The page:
Of course, the Christian church has used the Decalogue for centuries, from the second century onwards. But it is also clear that affirmations about the Decalogue have been turned into Sabbatarianism and legalism, and this shows that the traditional veneration of the Decalogue is a theological mistake. We should point people to Christ, not to Moses, for instruction on how to live like a Christian.
1 Hebrews 8:13 and 2 Timothy 3:16. The New Testament does not say that the Old Testament Scriptures are obsolete. Rather, it says that the old covenant is obsolete. This distinction should be taken seriously, and intend to take both thoughts seriously.
2 For a survey of conservative views, see Wayne Strickland, ed. Counterpoint: Five Views of Law and Gospel (Grand Rapids: Zondervan, 1996). In general, Covenant theologians in the Calvinist tradition stress continuity; Lutherans and Dispensationalists give more emphasis to obsolescence.
3 Willard M. Swartley uses the Sabbath as one example in Slavery, Sabbath, War and Women: Case Issues in Biblical Interpretation(Scottsdale, Pa.: Herald, 1983), though without drawing conclusions about the Sabbath itself. This paper agrees with the majority Christian view that the seventh-day Sabbath is not required today. Some of the reasons will be given in this paper, but for a more detailed defense of this view, see What Do the Scriptures Say About the Sabbath?
4 Such statements are found in the “Decalogue” articles of Carl F. H. Henry, ed., Baker’s Dictionary of Christian Ethics (Grand Rapids: Baker, 1973), Francesco Cardinal Roberti, comp., Dictionary of Moral Theology (London: Burns & Oates, 1962), and David J. Atkinson, ed., New Dictionary of Christian Ethics and Pastoral Theology (Downers Grove, IL: InterVarsity, 1995).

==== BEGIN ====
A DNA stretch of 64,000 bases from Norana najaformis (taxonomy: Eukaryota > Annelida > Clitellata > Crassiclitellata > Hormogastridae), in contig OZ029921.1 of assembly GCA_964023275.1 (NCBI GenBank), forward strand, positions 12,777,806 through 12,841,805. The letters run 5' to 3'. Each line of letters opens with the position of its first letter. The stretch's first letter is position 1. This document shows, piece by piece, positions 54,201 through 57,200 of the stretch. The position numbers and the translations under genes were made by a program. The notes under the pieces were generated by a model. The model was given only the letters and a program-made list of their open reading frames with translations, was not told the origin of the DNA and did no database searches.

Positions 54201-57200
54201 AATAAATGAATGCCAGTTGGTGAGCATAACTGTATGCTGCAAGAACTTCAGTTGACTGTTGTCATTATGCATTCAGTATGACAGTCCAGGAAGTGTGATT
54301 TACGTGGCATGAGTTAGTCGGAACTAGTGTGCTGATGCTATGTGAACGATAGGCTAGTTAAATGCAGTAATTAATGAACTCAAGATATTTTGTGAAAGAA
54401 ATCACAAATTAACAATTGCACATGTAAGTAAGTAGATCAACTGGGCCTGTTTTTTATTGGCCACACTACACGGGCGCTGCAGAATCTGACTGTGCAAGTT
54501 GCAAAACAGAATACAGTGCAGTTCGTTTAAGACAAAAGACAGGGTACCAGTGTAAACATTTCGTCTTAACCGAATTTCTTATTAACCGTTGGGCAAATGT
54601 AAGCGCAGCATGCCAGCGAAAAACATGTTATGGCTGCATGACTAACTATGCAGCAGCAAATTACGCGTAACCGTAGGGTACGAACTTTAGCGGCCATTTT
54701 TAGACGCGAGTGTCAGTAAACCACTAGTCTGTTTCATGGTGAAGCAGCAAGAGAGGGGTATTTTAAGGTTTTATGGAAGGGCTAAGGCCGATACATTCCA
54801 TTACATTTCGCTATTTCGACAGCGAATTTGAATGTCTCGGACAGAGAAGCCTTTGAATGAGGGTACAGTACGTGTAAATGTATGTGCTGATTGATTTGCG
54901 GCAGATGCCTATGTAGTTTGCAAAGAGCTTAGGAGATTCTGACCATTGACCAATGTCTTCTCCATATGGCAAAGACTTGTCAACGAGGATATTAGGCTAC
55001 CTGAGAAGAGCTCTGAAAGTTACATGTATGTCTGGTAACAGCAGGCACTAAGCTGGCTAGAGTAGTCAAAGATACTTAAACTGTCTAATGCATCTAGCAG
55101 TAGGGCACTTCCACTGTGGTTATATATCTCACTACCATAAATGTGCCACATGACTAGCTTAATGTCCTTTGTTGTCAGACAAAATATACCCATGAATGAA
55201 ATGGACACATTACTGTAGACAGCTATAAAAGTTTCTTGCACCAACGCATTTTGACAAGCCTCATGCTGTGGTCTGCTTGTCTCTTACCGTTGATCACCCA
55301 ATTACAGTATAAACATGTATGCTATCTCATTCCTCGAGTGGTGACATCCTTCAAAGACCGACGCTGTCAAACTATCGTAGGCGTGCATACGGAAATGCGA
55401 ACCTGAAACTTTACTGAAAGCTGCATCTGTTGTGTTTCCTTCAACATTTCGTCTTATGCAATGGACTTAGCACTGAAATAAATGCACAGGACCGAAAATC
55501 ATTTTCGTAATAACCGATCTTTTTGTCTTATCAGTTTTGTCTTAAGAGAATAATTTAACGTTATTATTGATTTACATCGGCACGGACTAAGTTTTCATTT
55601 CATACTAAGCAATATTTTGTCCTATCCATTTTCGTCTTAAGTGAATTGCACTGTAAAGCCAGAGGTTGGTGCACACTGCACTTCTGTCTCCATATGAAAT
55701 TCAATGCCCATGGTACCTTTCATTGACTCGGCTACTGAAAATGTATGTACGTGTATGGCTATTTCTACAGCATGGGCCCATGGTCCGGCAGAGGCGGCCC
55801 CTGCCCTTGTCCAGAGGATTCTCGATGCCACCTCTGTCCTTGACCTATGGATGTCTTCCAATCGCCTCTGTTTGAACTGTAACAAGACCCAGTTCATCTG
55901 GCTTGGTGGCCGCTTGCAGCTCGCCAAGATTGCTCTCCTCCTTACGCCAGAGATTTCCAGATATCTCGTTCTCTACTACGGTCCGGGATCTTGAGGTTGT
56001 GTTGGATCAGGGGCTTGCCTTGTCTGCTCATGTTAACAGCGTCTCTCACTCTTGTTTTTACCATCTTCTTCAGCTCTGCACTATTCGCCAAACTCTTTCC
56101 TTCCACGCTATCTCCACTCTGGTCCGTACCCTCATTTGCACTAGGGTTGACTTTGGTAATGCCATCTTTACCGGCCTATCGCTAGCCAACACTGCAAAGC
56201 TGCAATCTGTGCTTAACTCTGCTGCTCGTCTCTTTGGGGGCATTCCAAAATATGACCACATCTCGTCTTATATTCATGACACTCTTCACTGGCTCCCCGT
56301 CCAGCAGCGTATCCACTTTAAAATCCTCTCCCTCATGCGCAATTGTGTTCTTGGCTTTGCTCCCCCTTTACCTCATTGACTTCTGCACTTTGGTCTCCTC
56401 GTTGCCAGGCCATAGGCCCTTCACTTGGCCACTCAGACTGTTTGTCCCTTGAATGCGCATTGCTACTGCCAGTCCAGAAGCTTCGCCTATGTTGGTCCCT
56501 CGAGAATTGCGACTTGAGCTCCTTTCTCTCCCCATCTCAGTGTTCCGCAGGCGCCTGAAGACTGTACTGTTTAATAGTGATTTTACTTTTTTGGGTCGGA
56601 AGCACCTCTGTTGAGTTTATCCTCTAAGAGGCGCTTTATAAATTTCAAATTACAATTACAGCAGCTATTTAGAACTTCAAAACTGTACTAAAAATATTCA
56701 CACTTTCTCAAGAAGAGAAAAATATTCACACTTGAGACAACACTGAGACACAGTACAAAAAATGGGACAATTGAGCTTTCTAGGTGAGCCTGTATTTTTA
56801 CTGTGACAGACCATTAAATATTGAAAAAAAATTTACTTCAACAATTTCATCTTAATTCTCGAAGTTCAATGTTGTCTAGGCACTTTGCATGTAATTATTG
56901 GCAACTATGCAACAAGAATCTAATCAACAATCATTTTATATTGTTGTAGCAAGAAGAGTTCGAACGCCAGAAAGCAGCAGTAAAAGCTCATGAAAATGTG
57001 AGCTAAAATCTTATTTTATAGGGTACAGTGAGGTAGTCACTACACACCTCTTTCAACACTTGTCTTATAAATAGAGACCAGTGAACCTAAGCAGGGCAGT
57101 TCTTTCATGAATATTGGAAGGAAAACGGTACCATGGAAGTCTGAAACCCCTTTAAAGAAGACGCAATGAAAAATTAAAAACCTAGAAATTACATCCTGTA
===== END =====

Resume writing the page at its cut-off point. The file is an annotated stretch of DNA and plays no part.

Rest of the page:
5 I do not use “prooftext” here as a pejorative term. There are certain key verses on which claims are built.
6 Greg L. Bahnsen, By This Standard: The Authority of God’s Law Today (Tyler, Tx.: Institute for Christian Economics, 1985), p. 3. Bahnsen ignores many New Testament scriptures that weaken his view: Acts 15, 2 Corinthians 3:7-11, Galatians 3:15-4:31; Colossians 2:16; Hebrews 7:12, 18; 8:13. Some of these are not even in his index; others are dismissed in a single sentence or paragraph.
7 Mark W. Karlberg traces the history of this concept back to Zwingli, Bullinger, and Calvin (“Reformed Interpretation of the Mosaic Covenant,”Westminster Theological Journal 43 (1980) 1-57). Calvin wrote, “The covenant made with all the patriarchs is so much like ours in substance and reality that the two are actually one and the same. Yet they differ in mode of administration” (Institutes II.10.2, cited in Karlberg, p. 16). The Westminster Confession 7.6 describes the Mosaic and Christian administrations in this way: “There are not then two essentially different covenants of grace, but one and the same covenant under different
8 O. Palmer Robertson, The Christ of the Covenants (Phillipsburg, N.J.: Presbyterian and Reformed, 1980), p. 28.
9 Ibid., pp. 33, 41. I believe that “successive” is the wrong word here. The Davidic covenant came after the Mosaic covenant and was in continuity with it, but was not its successor in the sense of replacing it. The Davidic covenant made promises to the line of David, but the Mosaic covenant remained, and was dominant. However, distinctions between various Old Testament covenants are only marginally relevant to this paper. We will focus on the distinction between the Sinaitic covenant and the new covenant brought by Jesus Christ.
10 Ibid., p. 41; similar phrases are on pp. 281-282 — “essentially the same law.” Robertson defends the continuing validity of the (Sunday) Sabbath on pp. 69-74. Space does not permit point-by-point refutation.
11 William J. Dumbrell, Covenant and Creation: A Theology of the Old Testament Covenants (Grand Rapids, Mich.: Baker and Carlisle, U.K.: Paternoster, 1993), pp. 178, 180.